With close to 4.1 million refugees, Turkey is home to the largest number of displaced people in the world. This includes at least 125,104 Afghans, who make up the country’s second-largest refugee population after Syrians.
This number has steadily risen since May 2020, when U.S. and NATO forces began withdrawing from Afghanistan, prompting a renewed surge in violence.
The growing presence of Afghans in Turkey has seen a public backlash, with hashtags including #ÜlkemdeMülteciİstemiyorum (“I don’t want refugees in my country”) and #ÜlkemdeSuriyeliAfganİstemiyorum (“I don’t want Syrians, Afghans in my country”) repeatedly trending on social media in recent weeks.
Freedom of expression is a crucial democratic value. But hate speech against refugees can poison public discourse. This dehumanising rhetoric is not unique to Turkey and is common to many other European countries.
Ultimately, it is rooted in a lack of empathy. Those who oppose displaced people mostly ignore the reasons for displacement, be it war, fear of persecution, or natural disasters. They assume refugees move voluntarily, or cross international borders on economic grounds.
Afghans recently interviewed by the BBC in Turkey say it took them roughly 45 days to reach the country, a journey of around 2000 km they took by foot due to fear of persecution of the Taliban. Those attacking these people must ask themselves: Would you take this risk just for economic reasons? Instead of using dehumanising rhetoric, we must sincerely ask ourselves why Afghans or Syrians would leave their family, friends, and homeland.
The issue is exacerbated by the populist approach of politicians, particularly from the far-right. Since the early 1990s, far-right parties in Europe have tripled their vote share from around 5 percent to more than 15 percent, with several studies linking this rise to hostile attitudes to migrants.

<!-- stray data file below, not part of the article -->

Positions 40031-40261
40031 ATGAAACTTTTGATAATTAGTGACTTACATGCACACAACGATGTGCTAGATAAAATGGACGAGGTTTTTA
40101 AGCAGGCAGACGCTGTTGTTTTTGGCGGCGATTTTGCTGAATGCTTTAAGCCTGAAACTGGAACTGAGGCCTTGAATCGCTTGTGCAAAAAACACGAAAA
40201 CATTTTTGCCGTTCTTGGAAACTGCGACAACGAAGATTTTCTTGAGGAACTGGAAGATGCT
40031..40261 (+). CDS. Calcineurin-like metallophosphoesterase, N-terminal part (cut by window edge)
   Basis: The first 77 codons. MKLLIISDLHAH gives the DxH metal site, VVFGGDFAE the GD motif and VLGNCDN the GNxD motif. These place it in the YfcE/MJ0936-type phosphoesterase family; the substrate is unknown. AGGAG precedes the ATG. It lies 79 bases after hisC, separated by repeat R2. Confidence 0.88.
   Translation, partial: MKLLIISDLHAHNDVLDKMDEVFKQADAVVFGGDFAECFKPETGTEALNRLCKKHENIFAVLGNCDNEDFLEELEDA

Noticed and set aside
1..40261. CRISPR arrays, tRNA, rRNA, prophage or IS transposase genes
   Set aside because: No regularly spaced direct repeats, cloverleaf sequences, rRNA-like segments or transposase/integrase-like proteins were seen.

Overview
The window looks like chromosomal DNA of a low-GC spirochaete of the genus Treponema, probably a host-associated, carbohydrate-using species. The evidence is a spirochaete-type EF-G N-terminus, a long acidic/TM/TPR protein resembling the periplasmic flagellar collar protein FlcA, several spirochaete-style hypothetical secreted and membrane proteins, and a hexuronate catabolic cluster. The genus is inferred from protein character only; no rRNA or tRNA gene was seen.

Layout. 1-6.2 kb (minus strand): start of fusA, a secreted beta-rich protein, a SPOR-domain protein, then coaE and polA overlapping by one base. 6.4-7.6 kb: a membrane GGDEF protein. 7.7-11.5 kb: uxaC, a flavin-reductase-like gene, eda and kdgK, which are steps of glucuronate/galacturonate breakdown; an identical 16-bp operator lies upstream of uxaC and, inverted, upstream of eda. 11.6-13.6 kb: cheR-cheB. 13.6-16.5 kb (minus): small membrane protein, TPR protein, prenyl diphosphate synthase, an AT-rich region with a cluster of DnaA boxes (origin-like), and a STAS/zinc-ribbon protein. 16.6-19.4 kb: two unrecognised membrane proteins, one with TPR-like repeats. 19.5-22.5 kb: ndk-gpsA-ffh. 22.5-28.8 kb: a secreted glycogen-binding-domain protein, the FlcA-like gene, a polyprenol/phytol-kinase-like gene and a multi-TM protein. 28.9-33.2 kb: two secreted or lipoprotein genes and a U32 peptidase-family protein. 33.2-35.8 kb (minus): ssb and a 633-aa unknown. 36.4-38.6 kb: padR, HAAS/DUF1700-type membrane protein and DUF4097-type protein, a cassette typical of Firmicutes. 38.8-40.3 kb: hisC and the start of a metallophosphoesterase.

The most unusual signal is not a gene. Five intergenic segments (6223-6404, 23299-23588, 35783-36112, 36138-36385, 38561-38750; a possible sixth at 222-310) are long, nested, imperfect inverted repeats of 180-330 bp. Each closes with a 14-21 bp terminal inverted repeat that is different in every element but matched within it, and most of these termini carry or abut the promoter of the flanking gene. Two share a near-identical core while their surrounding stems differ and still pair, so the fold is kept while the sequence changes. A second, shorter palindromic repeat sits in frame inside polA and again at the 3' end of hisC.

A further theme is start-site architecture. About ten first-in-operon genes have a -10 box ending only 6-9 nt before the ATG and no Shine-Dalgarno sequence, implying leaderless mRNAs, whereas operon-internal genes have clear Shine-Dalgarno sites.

However, anti-refugee rhetoric is not solely the preserve of the right. In Turkey, it is the centre-left Republican People’s Party (CHP) that has taken the harshest tone against the Syrian and Afghan populations.
This has helped contribute to an increasingly xenophobic atmosphere, with at least six Syrian refugees murdered in the country during a rise in tensions between July and September 2020.
Politicians must understand that their words have power. Instead of polarising society for their own benefit, they should work towards creating an environment in which both Turkish people and displaced communities can live together at home, while helping ensure peace and security abroad.
People who flee their homeland in search of safety deserve food, shelter, and healthcare, regardless of their nationality or ethnicity, sexual orientation or gender.
There must always be space for others on the basis of universal human rights.